Also note that apparently they aren't shipping open source drivers, which right away is going to create issues for them. NVIDIA is one of the few companies that chose this route, and thus far it's caused nothing but problems for both NVIDIA and the community at large.
    Reply
  • Korguz - Tuesday, December 3, 2019 - link

    " they are shipping 7nm products in 2021, " yea right,, ill believe that, when it actually happens..
    " causes their fab business to get spun off into it's own entity" i doubt that would happen. 10nm is VERY late, because they tried to do to much at once, or there is another reason, who knows.. but to spin it off??? not likely
    Reply
  • regsEx - Tuesday, December 3, 2019 - link

    10 nm is DUV process of highest ever density. It's denser than TSMC 7FF DUV. 7 nm, which is generation of TSMC N3, is EUV. It's easier. Reply
  • TheinsanegamerN - Tuesday, December 3, 2019 - link

    That's why they are now 4 years behind schedule, right? Reply
  • mode_13h - Wednesday, December 4, 2019 - link

    Exactly.

    I wonder which hurt Intel more: their over-ambitious process engineers or their greedy management. Either way, while they were sputtering and cavitating, the competition blew right by them.

    Their once-unassailable lead was outmatched by their own hubris.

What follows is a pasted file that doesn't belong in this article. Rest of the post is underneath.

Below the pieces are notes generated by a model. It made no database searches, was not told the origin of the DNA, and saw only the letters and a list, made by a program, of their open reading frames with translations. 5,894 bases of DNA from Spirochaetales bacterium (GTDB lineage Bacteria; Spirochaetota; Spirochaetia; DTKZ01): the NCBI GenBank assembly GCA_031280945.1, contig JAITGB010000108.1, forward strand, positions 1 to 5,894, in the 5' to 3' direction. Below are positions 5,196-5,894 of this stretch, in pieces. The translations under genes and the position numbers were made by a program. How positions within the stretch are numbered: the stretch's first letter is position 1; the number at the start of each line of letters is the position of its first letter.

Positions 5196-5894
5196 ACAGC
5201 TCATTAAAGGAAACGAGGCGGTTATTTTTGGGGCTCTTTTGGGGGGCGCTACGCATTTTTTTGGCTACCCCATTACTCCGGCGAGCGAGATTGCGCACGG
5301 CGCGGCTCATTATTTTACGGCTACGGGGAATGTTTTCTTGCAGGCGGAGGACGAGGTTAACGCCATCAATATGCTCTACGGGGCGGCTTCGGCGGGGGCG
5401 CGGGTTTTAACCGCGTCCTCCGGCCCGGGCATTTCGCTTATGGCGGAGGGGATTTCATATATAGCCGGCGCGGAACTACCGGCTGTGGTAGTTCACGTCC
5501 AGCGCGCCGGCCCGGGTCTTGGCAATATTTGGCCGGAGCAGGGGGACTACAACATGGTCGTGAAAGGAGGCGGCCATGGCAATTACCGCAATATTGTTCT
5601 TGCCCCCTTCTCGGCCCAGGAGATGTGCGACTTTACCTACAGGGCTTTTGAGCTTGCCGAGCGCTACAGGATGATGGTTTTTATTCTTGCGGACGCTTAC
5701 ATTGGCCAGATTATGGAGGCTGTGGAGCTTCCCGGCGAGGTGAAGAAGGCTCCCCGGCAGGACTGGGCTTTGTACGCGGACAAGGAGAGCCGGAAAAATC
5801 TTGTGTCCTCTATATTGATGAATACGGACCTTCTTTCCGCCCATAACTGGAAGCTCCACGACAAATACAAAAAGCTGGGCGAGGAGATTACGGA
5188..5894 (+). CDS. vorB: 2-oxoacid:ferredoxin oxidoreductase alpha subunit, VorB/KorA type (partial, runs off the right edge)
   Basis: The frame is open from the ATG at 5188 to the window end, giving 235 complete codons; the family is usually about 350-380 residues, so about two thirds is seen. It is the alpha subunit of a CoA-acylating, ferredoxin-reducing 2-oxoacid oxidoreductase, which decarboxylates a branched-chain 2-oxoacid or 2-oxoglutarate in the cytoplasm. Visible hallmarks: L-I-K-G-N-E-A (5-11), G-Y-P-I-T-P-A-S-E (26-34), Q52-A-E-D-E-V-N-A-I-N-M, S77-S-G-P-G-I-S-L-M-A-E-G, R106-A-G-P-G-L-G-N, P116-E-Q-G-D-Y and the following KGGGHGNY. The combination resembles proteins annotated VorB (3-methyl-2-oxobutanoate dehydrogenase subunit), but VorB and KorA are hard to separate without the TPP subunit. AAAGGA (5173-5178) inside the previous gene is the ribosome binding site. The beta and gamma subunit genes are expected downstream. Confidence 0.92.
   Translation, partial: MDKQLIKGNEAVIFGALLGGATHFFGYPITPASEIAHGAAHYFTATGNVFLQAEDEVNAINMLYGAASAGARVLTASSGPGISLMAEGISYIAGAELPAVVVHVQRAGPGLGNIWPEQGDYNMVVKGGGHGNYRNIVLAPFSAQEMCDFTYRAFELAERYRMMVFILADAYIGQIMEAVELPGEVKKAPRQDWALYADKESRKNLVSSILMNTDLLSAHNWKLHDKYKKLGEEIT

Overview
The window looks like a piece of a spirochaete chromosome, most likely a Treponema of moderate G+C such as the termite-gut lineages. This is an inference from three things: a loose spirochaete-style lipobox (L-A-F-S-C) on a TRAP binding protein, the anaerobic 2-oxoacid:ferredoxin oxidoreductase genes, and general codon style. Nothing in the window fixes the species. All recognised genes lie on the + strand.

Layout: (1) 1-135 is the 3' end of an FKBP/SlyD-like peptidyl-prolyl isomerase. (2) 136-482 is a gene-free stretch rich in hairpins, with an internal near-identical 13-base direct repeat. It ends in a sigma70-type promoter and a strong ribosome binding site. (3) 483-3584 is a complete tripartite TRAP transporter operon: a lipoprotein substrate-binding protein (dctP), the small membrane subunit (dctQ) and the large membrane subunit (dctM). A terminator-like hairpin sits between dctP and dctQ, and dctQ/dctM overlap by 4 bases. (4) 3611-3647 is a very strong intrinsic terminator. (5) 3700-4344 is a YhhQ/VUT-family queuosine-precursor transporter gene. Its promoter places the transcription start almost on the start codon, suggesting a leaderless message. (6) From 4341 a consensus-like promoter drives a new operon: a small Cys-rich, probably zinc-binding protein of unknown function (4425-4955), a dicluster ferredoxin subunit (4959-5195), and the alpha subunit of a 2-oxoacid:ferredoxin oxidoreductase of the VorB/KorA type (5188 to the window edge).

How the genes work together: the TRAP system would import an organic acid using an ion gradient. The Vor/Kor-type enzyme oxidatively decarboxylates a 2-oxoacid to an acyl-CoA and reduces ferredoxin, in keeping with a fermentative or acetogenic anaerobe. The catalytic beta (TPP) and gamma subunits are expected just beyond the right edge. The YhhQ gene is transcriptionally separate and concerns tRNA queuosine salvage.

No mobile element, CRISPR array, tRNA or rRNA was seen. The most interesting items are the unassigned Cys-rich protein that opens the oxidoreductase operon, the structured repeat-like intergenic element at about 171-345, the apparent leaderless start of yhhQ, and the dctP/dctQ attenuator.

Reply
  • Santoval - Tuesday, December 3, 2019 - link

    Intel's 7nm node is apparently going to be slightly denser than TSMC's 5nm node (N5), *not* their 3nm node (N3). I have read about numbers in the range of ~185 million transistors (MTr) per mm^2 for TSMC's N5 and ~200 MTr/mm^2 for Intel's 7nm node. TSMC's N3, in turn, will be 255+ MTr/mm^2. Beside a quite higher density TSMC will switch to GAA-FETs at 3nm, so there can be no direct comparison anyway. In any case Intel will need to deliver 7nm first, and I strongly doubt they will manage to completely master EUV manufacturing of multiple layers by 2021.

    By the way, Intel's 10nm is not denser than TSMC's N7 DUV. Intel has developed three 10nm variants, for low, mid and high density. Only the high density (and highest performance) 10nm variant is slightly denser than TSMC's N7 DUV and even that was already outclassed in density by TSMC's N7 EUV (7nm+).

    To my knowledge Intel employs the mid density 10nm variant for the mobile Ice Lake parts they just released, so they haven't released and aren't about to release any 10nm SoC, CPU or GPU that is denser than even TSMC's vanilla (DUV) N7. Their sole high density (100+ MTr/mm^2) 10nm parts are probably their newest Agilex FPGAs.
    Reply